Allergic diseases. Two Cochrane reviews looking at the prevention of allergic disease and food hypersensitivity in infants found positive evidence from studies using LGG: Lactobacillus rhamnosus in favour of eczema prevention but not treatment. ,
There are a number of moderately supportive reviews for the use of several species of Lactobacilli for atopic dermatitis;, these reports were based on placebo-controlled, randomised studies, using the SCORing Atopic Dermatitis (SCORAD) index for assessment, and tended to demonstrate better outcomes for those children with a dairy/cow’s milk allergy.
Of relevance for Mrs. J’s case, when mothers consumed probiotics during pregnancy (starting 2 to 4 weeks before delivery), the likelihood of atopic dermatitis in the child was reduced at 2 years by about 50% in one study, and the cumulative effect on prevention was still evident at 4 years. A more recent study out of the Netherlands showed that supplementation of a mixed strain of probiotics had a significant reduction on atopy when taken during pregnancy that lasted for the first 2 years.
But other trials using different bacteria have been unsuccessful demonstrating effects in the management or prevention of atopy.
What can be said is that overall, while there is a sound theoretical basis for a benefit of using probiotics for allergic disease, there is currently insufficient data to recommend it for all allergic conditions. With that said, there is more evidence supporting its use in preventing atopic dermatitis in children than for other allergic or immune conditions.
How did the patient respond?
Mrs J had wanted the answers to 2 questions.
- Would taking probiotics during her pregnancy reduce the risk of atopic dermatitis for her unborn child?
- Would probiotics Help reduce her son T’s severity of his atopic dermatitis?
Because of T’s cow’s milk allergy, probiotic capsules & powder were recommended rather than milk products, plus it is not clinically possible to deliver adequate quantities of a probiotic via yogurt or milk products.
For T I recommended:
- 1 x S. Boulardii daily
- ½ teaspoon of Bifido Bifidus
- 1 capsule of LGG
- ½ teaspoon of 4:1 oil containing omega 6 and 3 from organic cold pressed seeds.
For Mrs J I recommended
- 1x S Boulardii
- 1 tspn of Bifido Bifidus
- 1 capsule of LGG
- 12,500iu of vitamin A every other day – her diet was low in carotenoids and Vitamin A is essential for Treg cell development.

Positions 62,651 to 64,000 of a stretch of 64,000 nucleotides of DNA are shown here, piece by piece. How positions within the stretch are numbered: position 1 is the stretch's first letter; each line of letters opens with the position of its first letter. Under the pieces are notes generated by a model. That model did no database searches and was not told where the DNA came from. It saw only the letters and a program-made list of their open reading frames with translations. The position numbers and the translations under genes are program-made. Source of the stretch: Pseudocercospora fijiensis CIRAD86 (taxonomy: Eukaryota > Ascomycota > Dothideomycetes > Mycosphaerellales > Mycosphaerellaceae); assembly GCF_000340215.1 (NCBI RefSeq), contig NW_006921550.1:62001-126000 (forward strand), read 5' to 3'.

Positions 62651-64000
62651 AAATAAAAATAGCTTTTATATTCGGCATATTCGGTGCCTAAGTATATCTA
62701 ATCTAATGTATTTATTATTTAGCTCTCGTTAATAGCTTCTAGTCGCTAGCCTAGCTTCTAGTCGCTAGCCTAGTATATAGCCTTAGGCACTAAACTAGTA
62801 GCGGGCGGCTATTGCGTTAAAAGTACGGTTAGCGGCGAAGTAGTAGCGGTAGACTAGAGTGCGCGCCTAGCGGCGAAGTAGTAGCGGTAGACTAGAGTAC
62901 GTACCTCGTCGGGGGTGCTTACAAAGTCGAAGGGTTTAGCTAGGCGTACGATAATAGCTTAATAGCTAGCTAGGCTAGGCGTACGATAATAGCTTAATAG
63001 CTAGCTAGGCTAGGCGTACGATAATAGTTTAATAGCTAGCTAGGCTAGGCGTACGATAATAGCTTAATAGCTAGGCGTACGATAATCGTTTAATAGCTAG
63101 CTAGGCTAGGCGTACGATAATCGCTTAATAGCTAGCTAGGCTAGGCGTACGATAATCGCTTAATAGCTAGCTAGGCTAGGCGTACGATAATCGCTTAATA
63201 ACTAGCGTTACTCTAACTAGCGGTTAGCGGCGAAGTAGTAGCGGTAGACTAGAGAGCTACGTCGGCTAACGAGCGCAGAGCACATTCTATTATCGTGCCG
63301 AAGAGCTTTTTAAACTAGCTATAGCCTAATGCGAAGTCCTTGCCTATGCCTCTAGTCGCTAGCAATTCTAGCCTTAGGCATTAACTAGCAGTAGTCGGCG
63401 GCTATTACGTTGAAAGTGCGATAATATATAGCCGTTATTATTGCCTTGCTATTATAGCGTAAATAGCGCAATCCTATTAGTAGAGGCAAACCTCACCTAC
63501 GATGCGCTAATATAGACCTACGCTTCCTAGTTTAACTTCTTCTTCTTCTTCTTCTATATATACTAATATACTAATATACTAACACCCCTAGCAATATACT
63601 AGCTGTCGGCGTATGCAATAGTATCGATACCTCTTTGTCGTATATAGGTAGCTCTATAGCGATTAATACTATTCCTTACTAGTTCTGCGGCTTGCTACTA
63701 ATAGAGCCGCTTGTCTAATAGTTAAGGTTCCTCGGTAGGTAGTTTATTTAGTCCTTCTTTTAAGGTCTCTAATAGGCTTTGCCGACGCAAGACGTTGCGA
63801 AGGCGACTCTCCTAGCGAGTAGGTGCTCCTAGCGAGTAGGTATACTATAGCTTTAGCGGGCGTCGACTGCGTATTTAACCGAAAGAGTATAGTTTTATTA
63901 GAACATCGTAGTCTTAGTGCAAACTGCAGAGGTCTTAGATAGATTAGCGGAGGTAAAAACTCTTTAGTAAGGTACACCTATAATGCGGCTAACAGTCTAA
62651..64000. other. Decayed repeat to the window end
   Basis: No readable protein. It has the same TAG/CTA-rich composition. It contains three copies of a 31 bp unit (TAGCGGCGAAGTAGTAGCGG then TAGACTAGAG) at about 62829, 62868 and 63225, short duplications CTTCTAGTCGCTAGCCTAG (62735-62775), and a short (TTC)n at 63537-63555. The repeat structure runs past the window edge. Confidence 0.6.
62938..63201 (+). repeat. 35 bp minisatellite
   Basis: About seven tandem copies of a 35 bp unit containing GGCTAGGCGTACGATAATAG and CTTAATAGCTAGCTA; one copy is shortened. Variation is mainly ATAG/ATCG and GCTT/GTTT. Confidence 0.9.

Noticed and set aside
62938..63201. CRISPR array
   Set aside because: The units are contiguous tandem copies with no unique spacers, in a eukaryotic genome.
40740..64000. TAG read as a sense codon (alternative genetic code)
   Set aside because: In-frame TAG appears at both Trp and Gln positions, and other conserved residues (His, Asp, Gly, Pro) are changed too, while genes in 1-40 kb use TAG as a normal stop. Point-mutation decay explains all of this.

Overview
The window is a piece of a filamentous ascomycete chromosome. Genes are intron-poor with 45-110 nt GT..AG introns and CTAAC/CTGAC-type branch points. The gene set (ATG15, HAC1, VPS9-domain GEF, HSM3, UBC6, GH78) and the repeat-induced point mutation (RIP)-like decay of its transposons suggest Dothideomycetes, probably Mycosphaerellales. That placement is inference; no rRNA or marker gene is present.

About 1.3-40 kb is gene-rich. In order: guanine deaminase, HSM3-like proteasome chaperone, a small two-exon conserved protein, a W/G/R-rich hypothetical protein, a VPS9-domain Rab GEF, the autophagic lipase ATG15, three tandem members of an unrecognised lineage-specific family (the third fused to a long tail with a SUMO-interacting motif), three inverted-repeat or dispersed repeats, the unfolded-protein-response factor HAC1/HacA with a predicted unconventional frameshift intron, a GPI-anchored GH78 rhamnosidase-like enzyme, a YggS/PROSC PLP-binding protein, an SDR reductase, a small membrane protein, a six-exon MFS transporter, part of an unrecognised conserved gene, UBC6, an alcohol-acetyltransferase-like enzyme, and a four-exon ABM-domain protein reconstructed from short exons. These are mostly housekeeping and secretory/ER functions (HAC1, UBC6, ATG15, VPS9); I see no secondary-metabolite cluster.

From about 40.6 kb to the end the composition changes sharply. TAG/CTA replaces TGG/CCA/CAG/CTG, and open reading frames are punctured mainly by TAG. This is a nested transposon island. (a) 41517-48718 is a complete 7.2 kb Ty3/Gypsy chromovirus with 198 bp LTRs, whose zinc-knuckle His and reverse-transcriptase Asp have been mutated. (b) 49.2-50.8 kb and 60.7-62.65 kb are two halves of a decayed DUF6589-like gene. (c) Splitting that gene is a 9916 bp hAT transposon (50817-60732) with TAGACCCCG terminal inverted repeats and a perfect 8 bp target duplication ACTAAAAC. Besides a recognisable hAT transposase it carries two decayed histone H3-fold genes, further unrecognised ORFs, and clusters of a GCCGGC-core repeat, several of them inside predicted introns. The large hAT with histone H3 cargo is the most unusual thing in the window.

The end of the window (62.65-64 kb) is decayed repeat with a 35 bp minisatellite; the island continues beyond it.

- 5,000iu Vitamin D for immune regulation.
The recommendation until recently was that mothers should avoid allergenic foods such as peanuts. However, there has been a change of direction based on recent papers from the LEAP project to suggest that maternal exposure to small amounts may confer tolerance in utero and in early development. I suggested that she consume small amounts of milk with her probiotics every few days to see if it might transfer some immunity/tolerance via the dendritic cells being reprogrammed with the probiotics, thereby delivering a combined message of milk proteins and induction of IL-10 and TGFβ.
T had a significant improvement in his skin and over 12 months of treatment had a significant increase in tolerance to dairy products. Mrs J delivered a healthy son, who had no atopy in the first 12 months whilst I was tracking the case.
On a follow up 2 years later the supplementation programme for Mrs T had been continued until weaning and then discontinued. T had continued on a daily programme for 18 months and had then stopped and had no re-occurrence of eczema except if eating enough dairy to trigger a response – this would vary but would roughly equate to 1 pint of milk.
The new brother M had been free of all atopy up to the point of follow up and was a healthy young boy.
When benefits occur, it is completely safe and sensible to continue to take probiotics at these doses for a number of years. Monitoring of the patient every few months, at the least, is recommended.
This approach is also applicable to any individual with atopy, not just babies and young children.
Not all patients respond so well as this family and they may need further exploration, including a very careful elimination of food triggers including the use of relevant food allergy and intolerance tests. It is also important to consider that poor digestion in the stomach may be adding to the antigenic load and digestive enzymes may also be a factor. The use of agents containing glutamine and epithelial growth factor for the restoration of gut lining integrity may also be considered in these more stubborn cases.
 FAO/WHO. Guidelines for the evaluation of probiotics in food. Food and Health Agricultural Organization of the United Nations and World Health Organization. Working Group Report 2002. Available at ftp://ftp.fao.org/es/esn/food/wgreport2.pdf. Accessed August 11, 2010.